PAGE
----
Next Tuesday, my husband and I are scheduled to leave for Ethiopia, where our missions team should do construction, teach, and minister in the town of Debre Birhan, near the capital of Addis Ababa. The area has changed dramatically over the 10 years that our church has been sending teams there.

The lone dirt road toward the capital is now paved, although still dotted with checkpoints and armed police. (Typical, safe Africa.) The small frame of a church has developed into a large, modern building commanding the street, with an inner courtyard and lots of classroom and community space. The work has progressed under the missionary’s careful leadership and the countless volunteer hours from Americans and Ethiopians. If the building doesn’t show continual progress each year, the Ethiopian government will seize it, quite happily, for their own purposes. This year’s deadline is approaching.

Another deadline looms, one of a more personal nature for me. For the past 15 years, our family has supported a boy, Henok, who is now a young man. In April, when he turns 21, he will age out of the Compassion program where he is enrolled, just 4 hours north by bumpy road from Debre Birhan to his town of Desse. There Henok goes to school (he’s learning to be a mechanic), goes to church, and writes me letters. He’s been asking me for years if I would come visit him.

When he asked the first time, I laughed to myself. After all, my $32/month was a stretch for my budget, an additional gift on top of my regular giving and my regular bills. I knew he must think me a rich American because I can afford to support the education and spiritual mentorship of someone I’ve never met. How could he, who has almost nothing, understand the difference between sponsorship and travel? I give him birthday and Christmas gifts and provide his family with groceries and necessities. Surely, I could also visit.

Someday in heaven, I thought. Just not here. How would I find him? Overcome the language barrier? Make all the arrangements? But the idea took root.

Compassion has a way of slipping into the cracks of the soul, compelling you to view things from other angles. Compassion breeds yearning.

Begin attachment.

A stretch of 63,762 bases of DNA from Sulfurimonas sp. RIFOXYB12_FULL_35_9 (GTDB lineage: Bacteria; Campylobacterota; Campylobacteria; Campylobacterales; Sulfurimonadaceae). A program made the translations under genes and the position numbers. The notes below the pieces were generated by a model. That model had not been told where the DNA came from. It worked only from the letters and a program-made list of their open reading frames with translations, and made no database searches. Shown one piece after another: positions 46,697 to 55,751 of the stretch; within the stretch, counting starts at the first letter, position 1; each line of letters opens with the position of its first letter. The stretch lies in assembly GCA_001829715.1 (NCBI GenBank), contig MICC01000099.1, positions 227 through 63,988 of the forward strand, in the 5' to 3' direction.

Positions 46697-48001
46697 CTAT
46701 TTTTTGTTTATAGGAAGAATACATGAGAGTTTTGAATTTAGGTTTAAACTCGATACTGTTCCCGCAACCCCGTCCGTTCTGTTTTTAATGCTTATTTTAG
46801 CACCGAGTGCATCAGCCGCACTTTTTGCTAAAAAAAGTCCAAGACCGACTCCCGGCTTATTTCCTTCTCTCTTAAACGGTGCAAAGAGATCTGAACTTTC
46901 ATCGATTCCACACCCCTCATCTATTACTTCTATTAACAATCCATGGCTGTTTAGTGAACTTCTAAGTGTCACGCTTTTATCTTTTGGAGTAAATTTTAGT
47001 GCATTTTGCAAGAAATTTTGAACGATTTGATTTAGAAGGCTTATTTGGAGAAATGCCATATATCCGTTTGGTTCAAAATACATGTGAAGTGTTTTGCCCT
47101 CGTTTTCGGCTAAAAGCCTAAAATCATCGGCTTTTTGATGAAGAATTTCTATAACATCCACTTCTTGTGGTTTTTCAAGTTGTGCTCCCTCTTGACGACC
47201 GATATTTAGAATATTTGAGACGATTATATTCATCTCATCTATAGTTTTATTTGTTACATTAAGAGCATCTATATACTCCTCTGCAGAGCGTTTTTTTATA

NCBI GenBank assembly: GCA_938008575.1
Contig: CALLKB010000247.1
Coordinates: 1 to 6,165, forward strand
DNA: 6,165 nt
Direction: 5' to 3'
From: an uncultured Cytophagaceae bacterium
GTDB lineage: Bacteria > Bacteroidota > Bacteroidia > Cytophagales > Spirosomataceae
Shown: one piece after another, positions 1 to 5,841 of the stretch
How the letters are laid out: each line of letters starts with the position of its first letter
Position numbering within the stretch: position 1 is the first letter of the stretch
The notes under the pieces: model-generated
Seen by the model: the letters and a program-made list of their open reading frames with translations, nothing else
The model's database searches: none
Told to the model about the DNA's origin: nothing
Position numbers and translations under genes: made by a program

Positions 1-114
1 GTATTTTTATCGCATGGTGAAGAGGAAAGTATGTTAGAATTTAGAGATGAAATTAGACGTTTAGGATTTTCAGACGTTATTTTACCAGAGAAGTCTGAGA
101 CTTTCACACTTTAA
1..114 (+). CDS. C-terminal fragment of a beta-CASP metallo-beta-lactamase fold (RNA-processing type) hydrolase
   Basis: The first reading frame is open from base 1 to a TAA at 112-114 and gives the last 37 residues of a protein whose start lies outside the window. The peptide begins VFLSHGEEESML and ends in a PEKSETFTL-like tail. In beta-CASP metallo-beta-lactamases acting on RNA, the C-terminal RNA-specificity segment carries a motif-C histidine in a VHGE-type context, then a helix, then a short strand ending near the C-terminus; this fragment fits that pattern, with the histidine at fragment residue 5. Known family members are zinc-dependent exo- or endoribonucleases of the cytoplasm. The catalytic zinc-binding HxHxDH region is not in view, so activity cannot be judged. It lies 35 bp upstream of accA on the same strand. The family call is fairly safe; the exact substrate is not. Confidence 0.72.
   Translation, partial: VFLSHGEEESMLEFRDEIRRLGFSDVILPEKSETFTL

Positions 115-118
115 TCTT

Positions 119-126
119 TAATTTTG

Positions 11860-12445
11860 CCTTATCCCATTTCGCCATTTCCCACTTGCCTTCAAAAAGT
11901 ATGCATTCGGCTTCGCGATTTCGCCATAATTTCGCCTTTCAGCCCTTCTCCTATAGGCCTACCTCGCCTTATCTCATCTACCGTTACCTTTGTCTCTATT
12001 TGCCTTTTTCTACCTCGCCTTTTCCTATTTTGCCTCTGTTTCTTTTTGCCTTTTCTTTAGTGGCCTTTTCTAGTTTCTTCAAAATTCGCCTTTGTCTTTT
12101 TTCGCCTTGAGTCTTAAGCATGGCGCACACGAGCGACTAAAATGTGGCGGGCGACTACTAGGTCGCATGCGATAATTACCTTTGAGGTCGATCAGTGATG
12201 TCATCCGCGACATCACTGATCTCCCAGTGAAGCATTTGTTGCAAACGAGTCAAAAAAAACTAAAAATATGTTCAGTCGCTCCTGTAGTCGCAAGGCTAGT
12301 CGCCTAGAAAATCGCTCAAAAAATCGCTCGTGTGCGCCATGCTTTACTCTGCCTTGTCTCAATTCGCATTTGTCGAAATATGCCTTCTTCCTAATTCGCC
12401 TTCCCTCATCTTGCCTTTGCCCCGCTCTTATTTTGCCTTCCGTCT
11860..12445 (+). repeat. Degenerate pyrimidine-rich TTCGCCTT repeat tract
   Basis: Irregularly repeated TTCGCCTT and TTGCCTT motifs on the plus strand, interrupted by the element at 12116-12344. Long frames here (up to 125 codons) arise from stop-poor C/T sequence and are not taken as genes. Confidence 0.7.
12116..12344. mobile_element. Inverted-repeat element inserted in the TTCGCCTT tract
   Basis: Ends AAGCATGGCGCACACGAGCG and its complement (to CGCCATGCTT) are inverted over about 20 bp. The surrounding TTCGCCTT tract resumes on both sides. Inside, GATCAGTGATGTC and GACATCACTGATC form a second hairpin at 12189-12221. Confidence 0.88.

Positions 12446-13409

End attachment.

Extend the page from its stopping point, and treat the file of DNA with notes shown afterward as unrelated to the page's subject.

I pictured Henok’s life, and my heart ached. What would a visit mean to him, even in his adult life? What would it mean for me to visit a place I can only imagine, to see the impact of so menial a gift on an entire family–on generations of families? To see one life altered from its destined course of poverty and illiteracy?

My soul began to crave Desse and the boy who lives there.

I considered the merging of this goal with the Ethiopian trips our church regularly takes. I debated the enormous expense. Could I combine the journeys? How might serving Ethiopia become a necessary completion to my years of serving an Ethiopian boy? Was this even possible?

With the love and effort of several people, the plan took shape. Background checks. Shots. Interpreter, vehicle, cameraman, money. Then, when it was safe to assume I would get there, my long-awaited letter to Henok. I’m coming! I will get to meet you!

But this week–a week before our flight–we have an emergency meeting of the team. Our leaders present emails from African missionaries, notifications from state departments, and maps of Ethiopia. There is political unrest in Ethiopia, and it’s mounting.

More than the normal issues of Somalia’s influence on the east and Sudan’s influence on the west, now there’s trouble brewing all over the country.  An election is coming, and the various factions are antagonizing one another. The army is being mobilized to potentially dangerous areas. Henok’s town is one of these areas. And the one road connecting him to Addis Ababa will likely be closed. Checkpoints will increase. The airport may be next. Communications and electricity may shut down after that.

All the warnings come from non-partisan organizations advising people to minimize travel to the necessary. Large groups of tourists–especially white tourists–are at risk of being detained. Maybe more.

Our team makes the difficult decision to cancel the trip. Postpone, I say to myself. I’m still going. Sometime before April. Will Henok understand? Will he shake his head and think I lied to him? Will he wonder what danger I’m afraid of? Political riots and retaliation are everyday life in Africa. Don’t I know that? If I’m a Christ-follower, what am I afraid of?

It’s a good question I ask myself.

What am I afraid of, and what am I willing to risk?

The Hallmark moment I’ve cherished for years plays repeatedly in my head. In a sea of dark faces, I will know Henok’s face. He will know mine, because he’s studied my pictures. We will race toward each other, and to the curiosity of bystanders, we will embrace. We will sob. We will chatter without understanding one another. We will be the strange combination of a young African man and a middle-aged white woman, hugging and crying. Happy.

He is my child, and I love him. And he loves me. That will have to be enough for now.

Until the moment when we meet, I will wait with a mother’s expectant heart, and I will pray for his safety. I will pray for war to miss him. I will pray for another trip, another day, when the dream is realized.

So this is what compassion does. It wrecks you. It’s wrecked me.

But I think God is pleased with the mess.